FDI has played a strong role in the export-led growth of eastern European countries that are now members of the European Union (EU). Largely sourced from advanced Europe, FDI inflows were motivated by the intention to pursue new markets and cost efficiency. Over time, foreign investment has restructured the exports sector in these countries in favor of products that are considered more technology-intensive. As these countries face skills shortage and rising wages, what is needed for FDI to continue playing a strong role? Can the Western Balkan countries, who are not yet EU members and have in recent years stepped up financial incentives and policy initiatives to court investors, emulate the experience? This paper takes stock of the FDI experience of both these groups and tries to estimate their potential gains from additional policy efforts.
Superficial examination of aggregate gross cross-border capital inflow data suggests that there was no substitution between portfolio inflows and bank loans in recent years. However, our novel analysis of disaggregate inflows (both by types of instrument and borrower) shows interesting heterogeneity. There has been substitution of bank loans for portfolio debt securities not only in the case of corporate and sovereign borrowers in advanced countries, but also sovereign borrowers in emerging countries. In the case of corporate borrowers in emerging markets, the relationship corresponds to complementarity across types of gross capital inflows, especially during periods of positive capital gross inflows after the global financial crisis. A large part of these patterns does not seem to be driven by a common phenomenon across countries associated with the global financial cycle, but rather by country-specific factors.
The paper seeks to identify strategies of commercial banks in response to higher capital requirements of Basel III reform and its phase-in. It focuses on a sample of nine EU emerging market countries and picks up 5 largest banks in each country assessing their response. The paper finds that all banking sectors raised CAR ratios mainly through retained earnings. In countries where the banking sector struggled with profitability, banks have resorted to issuance of new equity or shrunk the size of their balance sheets to meet the higher capital-adequacy requirements. Worries echoed at the early stage of Basel III compilation, namely that commercial banks would shrink their balance sheet by reducing their lending to meet stricter capital requirements, did materialize only in banks struggling with profitability.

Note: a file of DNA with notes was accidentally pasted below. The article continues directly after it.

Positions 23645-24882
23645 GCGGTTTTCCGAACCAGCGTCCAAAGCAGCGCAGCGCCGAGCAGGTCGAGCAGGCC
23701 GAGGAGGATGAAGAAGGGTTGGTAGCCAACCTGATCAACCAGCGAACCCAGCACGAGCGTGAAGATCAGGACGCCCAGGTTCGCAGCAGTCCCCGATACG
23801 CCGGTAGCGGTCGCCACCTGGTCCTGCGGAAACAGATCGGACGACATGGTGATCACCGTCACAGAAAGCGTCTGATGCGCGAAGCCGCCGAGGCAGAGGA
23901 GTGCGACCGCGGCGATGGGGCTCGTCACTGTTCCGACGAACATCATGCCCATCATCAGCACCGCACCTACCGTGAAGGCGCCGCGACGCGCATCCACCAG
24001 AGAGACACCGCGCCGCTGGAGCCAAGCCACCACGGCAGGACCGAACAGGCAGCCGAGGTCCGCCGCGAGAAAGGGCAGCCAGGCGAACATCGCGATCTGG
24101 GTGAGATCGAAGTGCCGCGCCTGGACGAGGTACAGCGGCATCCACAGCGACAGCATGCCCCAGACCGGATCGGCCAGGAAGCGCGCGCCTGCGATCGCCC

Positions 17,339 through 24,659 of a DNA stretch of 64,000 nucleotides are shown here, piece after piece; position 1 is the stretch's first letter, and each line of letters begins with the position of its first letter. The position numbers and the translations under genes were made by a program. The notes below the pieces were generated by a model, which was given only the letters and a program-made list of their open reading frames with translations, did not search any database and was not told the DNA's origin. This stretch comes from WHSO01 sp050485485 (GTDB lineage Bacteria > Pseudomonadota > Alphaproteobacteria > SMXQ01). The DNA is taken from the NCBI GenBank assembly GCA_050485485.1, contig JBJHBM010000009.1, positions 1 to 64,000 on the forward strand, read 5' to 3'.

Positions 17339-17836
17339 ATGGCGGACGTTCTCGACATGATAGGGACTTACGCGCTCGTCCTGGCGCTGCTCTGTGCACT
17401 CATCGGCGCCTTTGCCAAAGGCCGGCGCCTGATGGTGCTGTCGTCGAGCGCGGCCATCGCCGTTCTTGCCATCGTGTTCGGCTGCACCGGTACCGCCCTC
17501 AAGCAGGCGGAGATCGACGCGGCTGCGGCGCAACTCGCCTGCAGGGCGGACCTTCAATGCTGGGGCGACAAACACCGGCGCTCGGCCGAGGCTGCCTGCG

Mr. Guorong Jiang, Mr. Peter Doyle, and Louis Kuijs
The paper discusses factors likely to shape the nature and pace of economic growth of five Central European transition countries now engaged in accession to the European Union. It is organized around the standard growth accounting framework. The paper reviews the growth of these countries since 1990 and draws lessons from the growth experiences of other regions since the 1950s, shedding light on long-term growth prospects for these countries. It discusses a set of growth calculations and highlights the key uncertainties in them.
Mr. Torsten M Sloek and Mr. Peter F. Christoffersen
There is ample empirical evidence for developed economies that asset prices contain information about future economic developments. But is this also the case in transition economies? Using a panel of monthly data for the Czech Republic, Hungary, Poland, Russia, Slovakia, and Slovenia for the period 1994-1999 it is shown that historical values for interest rates, exchange rates, and stock prices signal future movements in real economic activity. This result has significant implications for policymakers, and a composite leading indicator based on the three asset prices is presented, which contains information about the future development of economic activity.